Burglary tops the bill in the early records of the London Police Courts

The newspapers did report the comings and goings at the Police Court almost from their inception in 1792 but the early reports are fewer, less detailed, and harder to find with a simple keyword search. Gradually the papers seem to have settled on a heading of ‘police intelligence’ by the later 1820s but before that its use is somewhat sporadic.

The press also appear to have been working out exactly what to record (the London Police Courts heard hundreds of cases each week between them, so the reporters couldn’t include everything). By mid century this had settled into a pattern where the usual types of hearing (assault and petty theft, fraud and embezzlement, drunkenness and disorderly behavior) were augmented by ‘human interest’ stories (pleas for protection, abject poverty, attempted suicides), or the humorous, funny, or just plain bizarre.

On 11 January 1817 the Morning Post (which was, by the early 1800s, a ‘conservative’ daily which had started life in 1772) published a short summary of ‘police intelligence’ which included the following cases:

At Hatton Garden William Grant was brought up accused of burgling the home of Joseph Fisher, a tobacconist. Fisher prosecuted the thief himself and alleged that he, and other not yet in custody, had stolen ‘upwards of £100 in bank notes and cash’ from his ‘counting-house’. The justice remanded Grant for further examination.

John Davies was charged at Queen’s Square Police court with robbing the premises of Robert Smith who ran the Nag’s Head public house in Knightsbridge (which is still trading 200 years later ). The accused supposedly stole a ‘looking glass’ (a mirror) and was committed for trial. Neither Davies nor Grant are recorded as having trials at the Old Bailey so the prosecutions may have collapsed or perhaps they were acquitted and the cases not written up for the Proceedings.

Mary Johnston was not as lucky as these two however. She also appeared at Queen’s Square on a charge of burglary. She had entered the property of a blind woman named Eliza Bond, at 10 at night. This was quite unusual; female thieves rarely committed burglary, preferring to act with others as conspirators or to steal from homes or shops during the day, when they might pass as servants on errands.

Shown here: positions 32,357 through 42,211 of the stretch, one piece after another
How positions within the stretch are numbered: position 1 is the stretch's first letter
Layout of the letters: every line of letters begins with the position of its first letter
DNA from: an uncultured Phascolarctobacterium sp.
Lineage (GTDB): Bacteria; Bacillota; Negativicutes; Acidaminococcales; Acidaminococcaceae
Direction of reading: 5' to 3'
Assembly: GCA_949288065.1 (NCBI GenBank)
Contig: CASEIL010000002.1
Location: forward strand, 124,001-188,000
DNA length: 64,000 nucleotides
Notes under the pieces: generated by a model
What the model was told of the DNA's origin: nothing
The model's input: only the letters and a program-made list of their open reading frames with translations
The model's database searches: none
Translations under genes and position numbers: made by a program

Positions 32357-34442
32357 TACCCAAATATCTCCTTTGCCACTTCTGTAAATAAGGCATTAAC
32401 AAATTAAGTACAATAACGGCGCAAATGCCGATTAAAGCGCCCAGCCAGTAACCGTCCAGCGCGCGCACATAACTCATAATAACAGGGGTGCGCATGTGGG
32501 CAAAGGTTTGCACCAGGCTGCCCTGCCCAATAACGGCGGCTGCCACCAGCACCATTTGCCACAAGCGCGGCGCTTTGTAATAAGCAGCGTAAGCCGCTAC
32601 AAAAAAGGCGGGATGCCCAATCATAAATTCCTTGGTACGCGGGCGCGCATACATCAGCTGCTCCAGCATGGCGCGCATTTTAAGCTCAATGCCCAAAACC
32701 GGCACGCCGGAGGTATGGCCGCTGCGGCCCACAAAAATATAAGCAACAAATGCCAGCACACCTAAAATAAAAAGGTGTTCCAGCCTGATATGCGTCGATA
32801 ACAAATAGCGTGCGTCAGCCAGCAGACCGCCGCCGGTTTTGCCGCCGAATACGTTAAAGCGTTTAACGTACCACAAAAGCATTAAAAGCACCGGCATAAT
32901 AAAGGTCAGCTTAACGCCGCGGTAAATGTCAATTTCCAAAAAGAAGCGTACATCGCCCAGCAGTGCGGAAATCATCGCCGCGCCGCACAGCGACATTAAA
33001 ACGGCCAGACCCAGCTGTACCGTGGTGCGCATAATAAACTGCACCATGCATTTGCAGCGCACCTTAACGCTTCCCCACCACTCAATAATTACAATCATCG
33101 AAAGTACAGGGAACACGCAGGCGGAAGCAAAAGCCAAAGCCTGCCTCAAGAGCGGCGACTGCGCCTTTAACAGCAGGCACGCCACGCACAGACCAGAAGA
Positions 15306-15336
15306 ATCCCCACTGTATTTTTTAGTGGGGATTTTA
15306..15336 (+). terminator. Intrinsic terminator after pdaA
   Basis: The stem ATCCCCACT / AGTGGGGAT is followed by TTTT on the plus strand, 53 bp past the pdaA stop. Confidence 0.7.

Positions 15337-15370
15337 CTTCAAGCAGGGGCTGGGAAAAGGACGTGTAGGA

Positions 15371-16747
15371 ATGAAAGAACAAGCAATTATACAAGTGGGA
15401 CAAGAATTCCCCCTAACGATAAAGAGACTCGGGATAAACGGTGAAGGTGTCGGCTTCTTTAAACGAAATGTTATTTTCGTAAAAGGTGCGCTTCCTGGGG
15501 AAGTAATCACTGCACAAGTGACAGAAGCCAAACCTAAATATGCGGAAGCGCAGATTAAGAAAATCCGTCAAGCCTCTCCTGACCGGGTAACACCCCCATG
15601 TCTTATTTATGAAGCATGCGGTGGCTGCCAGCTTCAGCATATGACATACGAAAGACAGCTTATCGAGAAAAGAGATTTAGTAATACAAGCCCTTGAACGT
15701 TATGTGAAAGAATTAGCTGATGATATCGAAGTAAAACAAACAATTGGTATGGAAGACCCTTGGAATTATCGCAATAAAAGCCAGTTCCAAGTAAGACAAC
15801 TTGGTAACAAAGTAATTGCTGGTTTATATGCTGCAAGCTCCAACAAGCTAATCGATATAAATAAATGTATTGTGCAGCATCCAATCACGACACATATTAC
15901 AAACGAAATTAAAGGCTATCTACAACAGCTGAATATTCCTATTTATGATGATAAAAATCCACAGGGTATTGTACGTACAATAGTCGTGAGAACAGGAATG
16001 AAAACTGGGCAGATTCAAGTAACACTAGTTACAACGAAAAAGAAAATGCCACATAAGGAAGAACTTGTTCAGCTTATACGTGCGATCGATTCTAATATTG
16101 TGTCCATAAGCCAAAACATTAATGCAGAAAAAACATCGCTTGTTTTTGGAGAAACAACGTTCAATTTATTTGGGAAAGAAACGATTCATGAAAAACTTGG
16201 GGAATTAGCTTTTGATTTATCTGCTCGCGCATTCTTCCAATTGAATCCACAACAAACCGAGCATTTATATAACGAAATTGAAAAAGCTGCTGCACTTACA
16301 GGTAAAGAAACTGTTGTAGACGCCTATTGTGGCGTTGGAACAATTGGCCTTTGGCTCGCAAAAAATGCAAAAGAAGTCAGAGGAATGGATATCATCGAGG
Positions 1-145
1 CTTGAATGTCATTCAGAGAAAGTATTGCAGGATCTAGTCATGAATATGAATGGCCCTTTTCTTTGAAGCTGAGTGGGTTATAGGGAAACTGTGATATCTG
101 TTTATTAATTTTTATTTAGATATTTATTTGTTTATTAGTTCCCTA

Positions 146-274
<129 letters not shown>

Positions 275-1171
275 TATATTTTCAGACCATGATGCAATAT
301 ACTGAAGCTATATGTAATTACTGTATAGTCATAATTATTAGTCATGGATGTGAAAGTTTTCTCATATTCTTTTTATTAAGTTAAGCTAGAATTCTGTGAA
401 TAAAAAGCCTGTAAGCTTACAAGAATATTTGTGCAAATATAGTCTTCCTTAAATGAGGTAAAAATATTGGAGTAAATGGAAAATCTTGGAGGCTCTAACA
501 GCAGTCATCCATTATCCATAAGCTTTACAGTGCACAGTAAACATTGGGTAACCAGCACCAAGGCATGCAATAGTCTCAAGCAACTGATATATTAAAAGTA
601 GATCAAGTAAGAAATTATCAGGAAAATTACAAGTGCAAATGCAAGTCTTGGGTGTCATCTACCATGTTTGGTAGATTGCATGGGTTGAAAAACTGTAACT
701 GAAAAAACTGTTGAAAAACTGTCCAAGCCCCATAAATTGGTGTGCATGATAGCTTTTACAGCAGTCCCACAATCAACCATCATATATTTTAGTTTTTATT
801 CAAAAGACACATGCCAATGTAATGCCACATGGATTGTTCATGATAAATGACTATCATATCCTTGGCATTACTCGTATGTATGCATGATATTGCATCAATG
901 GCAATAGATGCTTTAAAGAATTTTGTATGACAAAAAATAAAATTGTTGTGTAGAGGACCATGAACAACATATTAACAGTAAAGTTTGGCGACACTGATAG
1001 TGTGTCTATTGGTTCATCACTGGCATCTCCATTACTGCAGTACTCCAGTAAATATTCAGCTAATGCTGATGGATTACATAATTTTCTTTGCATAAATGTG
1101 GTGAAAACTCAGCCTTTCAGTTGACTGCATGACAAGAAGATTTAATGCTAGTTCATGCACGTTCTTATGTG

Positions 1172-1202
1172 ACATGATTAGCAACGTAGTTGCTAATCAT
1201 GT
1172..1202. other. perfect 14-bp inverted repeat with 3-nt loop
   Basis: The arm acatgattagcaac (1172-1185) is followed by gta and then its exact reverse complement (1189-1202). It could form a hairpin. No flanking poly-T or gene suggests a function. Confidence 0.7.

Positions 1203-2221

Mary was tried at the Old Bailey on the 15 January and convicted by the jury. She was sentenced to death but recommended to mercy. She was 25 years old and pleaded ‘distress’. I can’t find Mary amongst those convicts transported to Australia in 1817 and she certainly wasn’t executed either so she, like so many ‘ordinary’ working-class people, disappears from the public record after her brief appearances in 1817.

Over at Bow Street one man (William Brennau) was committed for trial for stealing lead from the roof of a house belong to a law stationer in Chancery Lane (but this led to no trial at Old Bailey).

Finally, William Crowder was set before the magistrate accused of conspiring with others to burgle a warehouse in Bucklesbury (in the City of London). Crowder was clearly a man of means and the magistrate must have believed his claims of innocence because despite the man having only recently returned from a trip to France, he set him at liberty on his solicitor promising to appear for him if charges were presented at a later date.

Given that only one of these London hearings resulted in a trial at the Old Bailey it helps demonstrate that previous (and future) studies of crime and punishment which rely overmuch on the records of the Central Criminal Court should be treated with some caution at least. Much more ‘crime’ came before the summary courts in London and elsewhere (as I argue in my first book).

[from The Morning Post, Saturday, January 11, 1817]

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